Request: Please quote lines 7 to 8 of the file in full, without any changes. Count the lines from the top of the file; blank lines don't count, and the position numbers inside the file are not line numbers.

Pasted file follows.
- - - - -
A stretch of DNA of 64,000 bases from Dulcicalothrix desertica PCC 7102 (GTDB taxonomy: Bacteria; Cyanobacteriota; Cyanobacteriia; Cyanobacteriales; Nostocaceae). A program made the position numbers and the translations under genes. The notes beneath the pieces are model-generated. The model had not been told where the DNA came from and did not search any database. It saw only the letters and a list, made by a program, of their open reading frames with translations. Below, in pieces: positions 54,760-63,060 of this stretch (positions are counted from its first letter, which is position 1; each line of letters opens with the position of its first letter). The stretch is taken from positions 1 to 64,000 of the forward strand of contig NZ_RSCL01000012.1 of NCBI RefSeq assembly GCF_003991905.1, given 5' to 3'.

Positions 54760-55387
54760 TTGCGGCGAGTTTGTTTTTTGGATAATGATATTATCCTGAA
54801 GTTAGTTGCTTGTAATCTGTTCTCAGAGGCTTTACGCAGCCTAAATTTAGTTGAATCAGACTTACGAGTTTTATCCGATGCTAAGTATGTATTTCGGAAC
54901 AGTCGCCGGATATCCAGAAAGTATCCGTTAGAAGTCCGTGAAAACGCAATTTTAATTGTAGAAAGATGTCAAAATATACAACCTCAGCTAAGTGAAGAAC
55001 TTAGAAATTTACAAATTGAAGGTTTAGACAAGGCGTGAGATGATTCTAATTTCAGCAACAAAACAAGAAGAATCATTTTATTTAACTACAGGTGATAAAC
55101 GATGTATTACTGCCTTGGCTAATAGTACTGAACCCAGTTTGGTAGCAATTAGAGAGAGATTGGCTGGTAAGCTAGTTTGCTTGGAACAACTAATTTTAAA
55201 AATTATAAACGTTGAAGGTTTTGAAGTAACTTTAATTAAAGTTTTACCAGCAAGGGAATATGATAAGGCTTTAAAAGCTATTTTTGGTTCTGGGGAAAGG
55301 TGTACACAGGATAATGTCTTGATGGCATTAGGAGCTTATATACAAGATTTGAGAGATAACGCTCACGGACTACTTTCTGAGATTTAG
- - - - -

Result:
55101 GATGTATTACTGCCTTGGCTAATAGTACTGAACCCAGTTTGGTAGCAATTAGAGAGAGATTGGCTGGTAAGCTAGTTTGCTTGGAACAACTAATTTTAAA
55201 AATTATAAACGTTGAAGGTTTTGAAGTAACTTTAATTAAAGTTTTACCAGCAAGGGAATATGATAAGGCTTTAAAAGCTATTTTTGGTTCTGGGGAAAGG